What happens if Iran's handling of all this is less than perfect? Suppose 100 kilograms or so of LEU in the process of being down-blended or delivered to an "international buyer" of Iran's choosing routinely remains recoverable at any one time because of apparent inefficiencies and bottlenecks. Would the international community be willing to cancel the JCPOA over this infraction? Almost certainly not.
What if this number swelled periodically to 150 or 200 kilograms every so often because of some special complication or another, like a breakout of plant machinery or truck drivers' strike? Probably not. Since an overt breakout attempt would likely commence at one of these peaks in LEU availability (and when smaller amounts of medium enriched uranium have yet to be converted or transferred), we can knock a month or so off its breakout time.
The Centrifuges Cap
The Obama administration's one-year breakout time calculation assumes that Iran uses only the 5,060 IR-1 centrifuges it is allowed to have spinning under the JCPOA—and that it does not bring more into operation for a whole year after kicking out inspectors and beginning a sprint for a nuke. This could have been achieved by dismantling the large majority of its roughly 15,000 excess centrifuges falling outside this quota, but Iran insisted from the beginning that it would never destroy any of them and its adversaries eventually caved.
Although U.S negotiators reportedly proposed a variety of disablement mechanisms designed to slow down the process of reconnecting them, all were rejected by the Iranians and the final agreement makes no mention of any. The JCPOA requires only that excess centrifuges and associated equipment at Natanz be disconnected and put into IAEA-monitored storage on-site. At the Fordow facility, buried deep underground, Iran is allowed to keep "no more than 1044 IR-1 centrifuge machines at one wing" installed, but not enriching uranium.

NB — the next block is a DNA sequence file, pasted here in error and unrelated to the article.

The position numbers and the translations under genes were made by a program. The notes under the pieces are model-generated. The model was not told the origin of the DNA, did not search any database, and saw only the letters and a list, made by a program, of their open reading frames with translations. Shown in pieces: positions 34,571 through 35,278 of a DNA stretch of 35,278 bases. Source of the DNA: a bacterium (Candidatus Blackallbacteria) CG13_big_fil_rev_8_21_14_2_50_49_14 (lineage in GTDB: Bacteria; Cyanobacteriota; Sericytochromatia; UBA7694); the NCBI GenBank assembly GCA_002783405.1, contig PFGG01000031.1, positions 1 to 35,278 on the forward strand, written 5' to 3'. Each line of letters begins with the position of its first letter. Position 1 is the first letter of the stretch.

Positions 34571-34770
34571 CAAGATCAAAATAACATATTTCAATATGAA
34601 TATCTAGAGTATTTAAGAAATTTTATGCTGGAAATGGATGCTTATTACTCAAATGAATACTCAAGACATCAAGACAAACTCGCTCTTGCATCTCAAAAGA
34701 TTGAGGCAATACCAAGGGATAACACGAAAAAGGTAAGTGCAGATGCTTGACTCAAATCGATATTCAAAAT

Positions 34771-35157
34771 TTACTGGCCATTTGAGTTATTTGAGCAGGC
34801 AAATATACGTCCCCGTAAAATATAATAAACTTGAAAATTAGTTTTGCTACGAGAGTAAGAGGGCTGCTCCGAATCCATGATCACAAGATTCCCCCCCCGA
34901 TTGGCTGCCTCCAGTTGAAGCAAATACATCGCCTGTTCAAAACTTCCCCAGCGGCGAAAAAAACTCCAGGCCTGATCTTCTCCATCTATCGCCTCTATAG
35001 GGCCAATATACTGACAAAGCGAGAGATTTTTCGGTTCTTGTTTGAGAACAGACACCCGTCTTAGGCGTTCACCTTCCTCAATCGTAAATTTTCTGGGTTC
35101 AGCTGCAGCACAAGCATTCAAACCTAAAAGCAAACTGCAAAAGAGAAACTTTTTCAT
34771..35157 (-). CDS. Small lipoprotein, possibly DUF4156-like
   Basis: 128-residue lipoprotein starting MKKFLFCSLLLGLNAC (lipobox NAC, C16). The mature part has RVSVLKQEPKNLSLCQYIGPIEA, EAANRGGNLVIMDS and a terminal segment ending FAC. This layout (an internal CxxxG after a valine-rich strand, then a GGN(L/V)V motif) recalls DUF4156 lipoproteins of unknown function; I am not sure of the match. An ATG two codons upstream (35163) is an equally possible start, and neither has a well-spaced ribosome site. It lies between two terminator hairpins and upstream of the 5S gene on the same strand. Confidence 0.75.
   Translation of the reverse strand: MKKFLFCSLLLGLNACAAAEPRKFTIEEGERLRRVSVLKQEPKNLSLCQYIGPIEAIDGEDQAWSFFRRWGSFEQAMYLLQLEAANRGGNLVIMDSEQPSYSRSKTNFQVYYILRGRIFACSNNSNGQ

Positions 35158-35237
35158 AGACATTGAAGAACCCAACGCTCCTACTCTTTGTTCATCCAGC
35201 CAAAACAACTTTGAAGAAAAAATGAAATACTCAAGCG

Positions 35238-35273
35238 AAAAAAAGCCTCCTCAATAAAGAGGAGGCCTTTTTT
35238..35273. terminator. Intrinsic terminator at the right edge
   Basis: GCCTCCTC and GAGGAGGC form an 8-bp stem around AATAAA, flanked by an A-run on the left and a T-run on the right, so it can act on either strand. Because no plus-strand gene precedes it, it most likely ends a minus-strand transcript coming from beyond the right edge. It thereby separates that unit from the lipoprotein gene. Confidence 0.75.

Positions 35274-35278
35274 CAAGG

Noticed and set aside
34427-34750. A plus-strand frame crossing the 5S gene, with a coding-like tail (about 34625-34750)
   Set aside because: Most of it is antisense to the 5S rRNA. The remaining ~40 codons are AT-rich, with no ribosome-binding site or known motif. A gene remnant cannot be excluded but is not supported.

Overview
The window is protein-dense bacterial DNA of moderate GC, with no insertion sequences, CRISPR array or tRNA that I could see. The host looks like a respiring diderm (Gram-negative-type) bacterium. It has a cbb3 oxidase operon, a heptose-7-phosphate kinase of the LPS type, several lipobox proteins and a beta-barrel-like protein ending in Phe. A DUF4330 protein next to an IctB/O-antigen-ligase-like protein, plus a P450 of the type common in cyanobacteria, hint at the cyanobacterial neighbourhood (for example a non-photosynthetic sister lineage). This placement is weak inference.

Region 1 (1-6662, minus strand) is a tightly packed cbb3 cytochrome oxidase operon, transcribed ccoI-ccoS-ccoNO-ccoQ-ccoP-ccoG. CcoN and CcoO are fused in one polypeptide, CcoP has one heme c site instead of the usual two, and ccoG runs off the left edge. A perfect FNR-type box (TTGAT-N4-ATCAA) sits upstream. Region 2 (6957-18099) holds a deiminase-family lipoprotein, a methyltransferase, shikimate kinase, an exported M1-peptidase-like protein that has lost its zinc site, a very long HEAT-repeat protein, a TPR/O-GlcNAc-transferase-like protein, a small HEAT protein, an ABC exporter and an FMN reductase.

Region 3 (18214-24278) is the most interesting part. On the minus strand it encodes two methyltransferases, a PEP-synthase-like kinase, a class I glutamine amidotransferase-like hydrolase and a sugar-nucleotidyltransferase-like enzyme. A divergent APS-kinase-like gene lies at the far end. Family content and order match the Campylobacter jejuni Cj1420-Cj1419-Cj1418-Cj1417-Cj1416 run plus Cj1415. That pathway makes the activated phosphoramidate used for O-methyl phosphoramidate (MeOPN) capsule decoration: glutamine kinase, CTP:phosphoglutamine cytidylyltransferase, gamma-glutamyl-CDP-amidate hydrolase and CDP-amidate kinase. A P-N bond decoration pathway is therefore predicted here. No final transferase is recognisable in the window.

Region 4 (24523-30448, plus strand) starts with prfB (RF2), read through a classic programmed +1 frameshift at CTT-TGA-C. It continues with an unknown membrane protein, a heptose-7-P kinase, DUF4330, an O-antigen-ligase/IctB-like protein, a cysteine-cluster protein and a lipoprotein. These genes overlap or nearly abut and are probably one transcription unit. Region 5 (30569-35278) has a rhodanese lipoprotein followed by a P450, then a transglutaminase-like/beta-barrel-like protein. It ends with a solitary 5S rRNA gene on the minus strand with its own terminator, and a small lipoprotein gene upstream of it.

There is considerable disagreement among informed analysts about how long it would take the Iranians to get an appreciable number of these excess machines up and running, with estimates ranging from a few to several months. Whatever that length of time is, the Iranians can surely shorten it by training personnel to rapidly reactivate centrifuge cascades, modernizing equipment, acquiring new technology, and other methods not explicitly barred by the JCPOA.
The real danger is that the mullahs will put off a breakout attempt while creeping out of their vaguely worded obligations.
Indeed, the JCPOA appears to have been drafted by diplomats who failed to imagine that the Iranians might seek to bolster their latent nuclear weapons capacity under the new rules of the game with as much guile and gusto as they did under the old. Considering that the Obama administration's one-year projected breakout time for Iran is deeply flawed to begin with, Iranian exploitation of these loopholes could bring it perilously close to the finish line even while remaining officially in compliance with the JCPOA. If the international community has less time to respond to a breakout attempt, an attempt presumably becomes more likely.
But the real danger is that the mullahs will put off a breakout attempt in the next decade or so, while creeping out of their vaguely worded obligations. With so many opportunities to escape the strictures of the JCPOA, the mullahs would be fools not to offer the minimal degree of compliance necessary to keep it in force (while continually stretching the boundaries of how minimal that degree can be). Openly exploiting the JCPOA's loopholes while enjoying its rewards will do more to intimidate Iran's regional rivals than a reckless dash for the end zone or a high-risk covert attempt, while paving the way for eventual grudging international acquiescence to the Islamic Republic's construction of a bomb.
Gary C. Gambill is a research fellow at the Middle East Forum and former editor of Middle East Intelligence Bulletin.